What does price say about wine?

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Image:  Heidi Butzine

Just as preference in wines apply to tastes, the same is true for how much you’re willing to spend on wine.  There is no reason to dismiss wines that are $10 or even less and there is no reason why you’ve got to love a wine that you’ve spent $75 on.  It all depends on whether you like the wine and it is within your budget.

In a recent study, scientists discovered that people actually had increased pleasurable sensations for wines that cost more.  They not only thought they tasted better, but they actually experienced more pleasure.  The best way to test this is to try a blind tasting with your friends, not letting them know what was paid for the wines and covering the labels.  They will likely not be able to tell anything about price either by the unscrewing the cap or popping the cork to open the bottle.  You will be surprised at which wines are liked and seeing that it has nothing to do with price.  In fact, not knowing the price may help you experience the wine for what it is without interruption by knowing the price range which could affect your perception.

A classic example that I have tried at tastings with friends and family is the “two-buck Chuck” wine from Trader Joe’s.  Everyone absolutely loves this Chardonnay and often prefers it over the more expensive $40 bottle of Chardonnay from the best Napa Valley winery.  These are both good wines but it goes to show that price doesn’t always matter.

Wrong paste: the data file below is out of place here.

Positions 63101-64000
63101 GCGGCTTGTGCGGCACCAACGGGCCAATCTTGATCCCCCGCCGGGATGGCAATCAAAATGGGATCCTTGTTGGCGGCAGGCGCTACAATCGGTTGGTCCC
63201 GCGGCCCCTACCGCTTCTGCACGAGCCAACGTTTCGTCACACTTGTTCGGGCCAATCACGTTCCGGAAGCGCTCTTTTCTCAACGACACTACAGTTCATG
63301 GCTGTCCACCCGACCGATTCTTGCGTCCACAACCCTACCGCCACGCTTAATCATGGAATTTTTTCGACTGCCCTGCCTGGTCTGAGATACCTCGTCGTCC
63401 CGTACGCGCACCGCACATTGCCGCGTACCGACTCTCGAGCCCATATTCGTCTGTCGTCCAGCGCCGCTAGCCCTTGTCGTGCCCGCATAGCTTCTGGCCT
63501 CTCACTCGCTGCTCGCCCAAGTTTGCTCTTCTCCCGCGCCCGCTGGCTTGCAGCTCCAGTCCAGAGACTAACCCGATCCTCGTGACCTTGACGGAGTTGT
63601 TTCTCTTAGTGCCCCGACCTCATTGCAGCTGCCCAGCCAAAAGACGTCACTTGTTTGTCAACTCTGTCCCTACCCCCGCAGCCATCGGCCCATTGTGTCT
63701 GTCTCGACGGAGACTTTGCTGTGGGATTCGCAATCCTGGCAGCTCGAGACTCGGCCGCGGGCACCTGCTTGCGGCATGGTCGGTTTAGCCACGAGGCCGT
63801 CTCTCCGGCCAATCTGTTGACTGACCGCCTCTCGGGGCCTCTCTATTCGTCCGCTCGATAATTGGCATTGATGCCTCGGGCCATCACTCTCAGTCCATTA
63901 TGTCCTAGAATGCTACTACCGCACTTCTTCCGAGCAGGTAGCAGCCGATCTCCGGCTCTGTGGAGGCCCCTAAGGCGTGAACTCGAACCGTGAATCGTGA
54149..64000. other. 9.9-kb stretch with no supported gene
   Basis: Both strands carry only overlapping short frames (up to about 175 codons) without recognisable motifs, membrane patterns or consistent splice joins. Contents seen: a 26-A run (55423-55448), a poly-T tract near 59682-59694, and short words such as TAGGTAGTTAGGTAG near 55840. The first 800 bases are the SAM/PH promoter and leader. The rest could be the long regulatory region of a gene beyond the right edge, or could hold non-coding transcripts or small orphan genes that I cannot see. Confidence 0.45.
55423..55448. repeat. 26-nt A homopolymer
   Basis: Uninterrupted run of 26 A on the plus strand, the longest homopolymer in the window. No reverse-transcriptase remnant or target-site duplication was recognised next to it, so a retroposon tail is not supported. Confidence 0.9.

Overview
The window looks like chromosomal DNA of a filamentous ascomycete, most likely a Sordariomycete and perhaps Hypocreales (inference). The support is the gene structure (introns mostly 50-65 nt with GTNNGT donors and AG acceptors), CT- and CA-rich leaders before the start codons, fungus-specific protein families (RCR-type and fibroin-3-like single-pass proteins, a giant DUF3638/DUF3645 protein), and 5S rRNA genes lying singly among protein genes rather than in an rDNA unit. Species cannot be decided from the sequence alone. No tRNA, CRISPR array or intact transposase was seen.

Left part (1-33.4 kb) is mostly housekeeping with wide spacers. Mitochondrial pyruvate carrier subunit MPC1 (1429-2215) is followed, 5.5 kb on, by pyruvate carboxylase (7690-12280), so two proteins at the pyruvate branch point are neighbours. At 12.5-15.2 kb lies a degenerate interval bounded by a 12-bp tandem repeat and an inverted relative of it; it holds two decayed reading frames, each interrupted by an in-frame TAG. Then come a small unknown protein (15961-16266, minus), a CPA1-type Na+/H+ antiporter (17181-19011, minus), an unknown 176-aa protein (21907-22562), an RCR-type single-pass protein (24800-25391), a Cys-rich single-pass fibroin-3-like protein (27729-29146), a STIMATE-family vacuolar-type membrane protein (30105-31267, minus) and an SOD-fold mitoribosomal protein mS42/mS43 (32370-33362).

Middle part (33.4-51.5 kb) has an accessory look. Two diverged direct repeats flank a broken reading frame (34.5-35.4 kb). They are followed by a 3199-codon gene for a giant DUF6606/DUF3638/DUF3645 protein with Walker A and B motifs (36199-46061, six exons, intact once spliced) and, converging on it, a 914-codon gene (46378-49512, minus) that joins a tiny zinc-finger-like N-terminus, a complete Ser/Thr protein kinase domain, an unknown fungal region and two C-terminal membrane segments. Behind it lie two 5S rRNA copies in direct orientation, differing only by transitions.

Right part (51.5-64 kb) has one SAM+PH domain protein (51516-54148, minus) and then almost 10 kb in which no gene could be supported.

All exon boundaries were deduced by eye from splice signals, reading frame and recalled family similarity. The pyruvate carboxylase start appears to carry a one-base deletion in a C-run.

If you are bringing wine to someone, the most expensive wine is not necessarily the best.  If the audience doesn’t realize the wine is expensive, they won’t enjoy it as much as an audience familiar with the reputation of the wine.

This applies to nearly everyone.  It is, of course, very rude to mention the price of a wine you brought as a present.  As long as it’s a good wine, they will probably enjoy it just as much if it costs you $10 or if it costs $40.

Keep in mind that price is based on several factors that go into getting wine from the vines to the restaurant or store.   You are paying for the overall cost of producing the wine and expense involved in distribution with a retailer’s markup.  You will also be paying for the brand marketing and quite honestly whatever the market will bear for a wine that has a legacy or long-standing reputation for popular wines and can ask for more of a premium for their wines.  Depending on the wine maker’s business goals, the prices of wines will vary widely depending on whether they are an exclusive, highly-demanded boutique wine with limited distribution or a wine that is mass marketed for high volume sales, allowing them to price their wines at more moderate prices.  Not only does the wine producer have a part in this, but the retailer and distribution channels also add to the cost of the wine in order to make a profit in getting the wine to your table.

Does that mean expensive wines are never worth the price?  Well, you always know how much you paid for a wine.  If you keep an open mind and not get locked up on prices, you can enjoy an expensive wine just as you would a lower cost wine.  You just have to weigh whether the enjoyment is worth the money spent.

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